Ten Lessons for Design-Driven Success

Check out Fast Company’s 10th annual issue devoted to “Innovation by Design”, showing how good design drives innovation. These are their ten key factors that drive the “new kind of creativity”, and each one is elaborated in one of the articles in this special issue:

  1. Design starts at the top. In innovative companies, the CEO is very close to the top designer. “Only the CEO can get the entire company to focus on something,” says Google designer Jon Wiley.
  2. Apple was the first to show the way. Max Chaifkin contributes an oral history of Apple’s design, arguing that Apple’s design strategy has been completely misunderstood.
  3. Good design often takes years, not quarters, to bring results. Sometimes a failed product, like Apple’s 2000 Cube, sows the seeds for later successes.
  4. There are many different ways to build a design and innovation culture. Google, for example, does not have a chief designer and doesn’t have any design “rules.” At other design powerhouses, there’s a lead designer in the C-suite. It depends.
  5. Sometimes innovation and design doesn’t seem to be the wisest financial design. It can cost a lot of money, and the revenue stream isn’t always obvious. Apple stores all have a Genius Bar and their services are free. What other retail chain devotes 20% of floor space to something they give away for free? And yet, Apple Stores have the highest sales per square foot of any retailer.
  6. Today’s consumers want good design more than ever. The examples of success are online bazaar Fab, and Samsung, and new brands including Nest and Warby Parker.
  7. Watch consumers to get new ideas and good design.
  8. Design has to be embedded and linked to every other aspect of the business. Manufacturing, marketing, finance. It can’t just be shape, color, or even just interaction design.
  9. You need both the big picture, and a mastery of the small details. Examples include Jawbone, Flipboard, and J. Crew.
  10. Treat every day like it’s the first day of your business. Jeff Bezos of Amazon uses the expression “day one” to emphasize that Amazon is still just at the beginning.

I particularly liked their timeline of key design moments from 2004 to 2013, starting on page 35. Remember when Chicago’s Millennium Park opened in July 2004? It seems like it’s been there forever! Remember when Dan Pink published A Whole New Mind in 2005? Read these prophetic words:

It’s no longer sufficient to create a product, a service, an experience, or a lifestyle that’s merely functional. Today it’s economically crucial and personally rewarding to create something that is also beautiful, whimsical, or emotionally engaging.

This is a must-read issue! (October 2013)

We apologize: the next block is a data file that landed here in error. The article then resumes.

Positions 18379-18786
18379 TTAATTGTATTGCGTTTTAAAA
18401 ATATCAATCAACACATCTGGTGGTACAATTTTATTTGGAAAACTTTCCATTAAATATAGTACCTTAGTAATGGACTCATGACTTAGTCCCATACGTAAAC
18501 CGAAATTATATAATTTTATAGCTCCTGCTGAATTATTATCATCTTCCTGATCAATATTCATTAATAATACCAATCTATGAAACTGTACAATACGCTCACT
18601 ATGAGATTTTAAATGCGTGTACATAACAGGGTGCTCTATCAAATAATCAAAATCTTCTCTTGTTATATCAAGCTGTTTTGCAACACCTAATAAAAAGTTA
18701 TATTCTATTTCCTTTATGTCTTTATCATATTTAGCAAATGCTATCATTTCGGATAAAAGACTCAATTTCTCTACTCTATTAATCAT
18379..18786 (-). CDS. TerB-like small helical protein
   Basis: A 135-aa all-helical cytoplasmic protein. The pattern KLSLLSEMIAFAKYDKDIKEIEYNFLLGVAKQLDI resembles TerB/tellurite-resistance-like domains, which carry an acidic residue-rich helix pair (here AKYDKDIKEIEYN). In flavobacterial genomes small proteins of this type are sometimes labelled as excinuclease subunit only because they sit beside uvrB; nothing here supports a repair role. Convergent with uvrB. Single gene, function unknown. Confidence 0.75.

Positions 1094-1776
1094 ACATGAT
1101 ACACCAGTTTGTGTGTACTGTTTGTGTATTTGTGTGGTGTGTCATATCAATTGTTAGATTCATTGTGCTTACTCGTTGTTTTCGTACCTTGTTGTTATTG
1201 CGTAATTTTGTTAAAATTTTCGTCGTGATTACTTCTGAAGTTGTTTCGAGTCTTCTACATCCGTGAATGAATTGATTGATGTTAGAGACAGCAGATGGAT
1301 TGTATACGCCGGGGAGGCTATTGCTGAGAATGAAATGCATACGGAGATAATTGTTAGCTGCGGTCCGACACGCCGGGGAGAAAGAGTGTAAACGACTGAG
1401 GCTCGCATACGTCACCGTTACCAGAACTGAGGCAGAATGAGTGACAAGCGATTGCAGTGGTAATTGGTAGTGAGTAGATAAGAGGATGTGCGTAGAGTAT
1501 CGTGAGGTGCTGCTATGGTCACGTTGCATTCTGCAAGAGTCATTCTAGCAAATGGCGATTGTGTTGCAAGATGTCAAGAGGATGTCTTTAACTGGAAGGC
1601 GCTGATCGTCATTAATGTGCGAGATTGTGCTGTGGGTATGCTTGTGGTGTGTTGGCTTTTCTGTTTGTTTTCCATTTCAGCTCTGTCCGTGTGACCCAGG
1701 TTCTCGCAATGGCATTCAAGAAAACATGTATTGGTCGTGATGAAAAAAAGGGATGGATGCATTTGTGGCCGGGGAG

Building a Better Brainstorm

Fast Company Magazine writer Anya Kamenetz published an innovative feature titled “Building a Better Brainstorm” in the February 2013 issue. She interviewed me and also several other experts on group creativity, including Bob Sutton, Gerard Puccio, and Charlan Nemeth. Then she edited and blended together our statements with quotations from our books, and then added in quotations from books by the late Alex Osborn and others. Anya wove all of these bits together to make it read as if we were all having a conversation in the same room. For example, she has me responding to a “statement” by the (long dead) Alex Osborn, saying “That’s not really true” in response to his statement in support of brainstorming.

The feature has several amusing touches. For example, she has author Jonah Lehrer “saying” that “I’m Jonah. I declined to comment for this article.”

I stand by this quotation she took from our interview:

Groups are better for problem-finding, for working on ill-defined or wicked problems, where you don’t know what a solution would look like or even if there is a solution.

Fast Company: 50 Most Innovative Companies

Fast Company magazine’s annual innovation ranking has been published in the March 2011 issue. I like their rankings, even though they don’t use a quantitative methodology to derive the rankings. (Perhaps because BCG already does that for Business Week magazine). Instead, the editorial staff of the magazine collectively chooses the top 50 every year, making it highly subjective, but also entertaining and surprisingly different every year. Here are the top ten:

  1. Apple
  2. Twitter
  3. Facebook
  4. Nissan (for creating the Leaf all-electric car)
  5. Groupon
  6. Google
  7. Dawning Information Industry (for building the world’s fastest supercomputer)
  8. Netflix
  9. Zynga
  10. Epocrates (instant drug reference for doctors and nurses)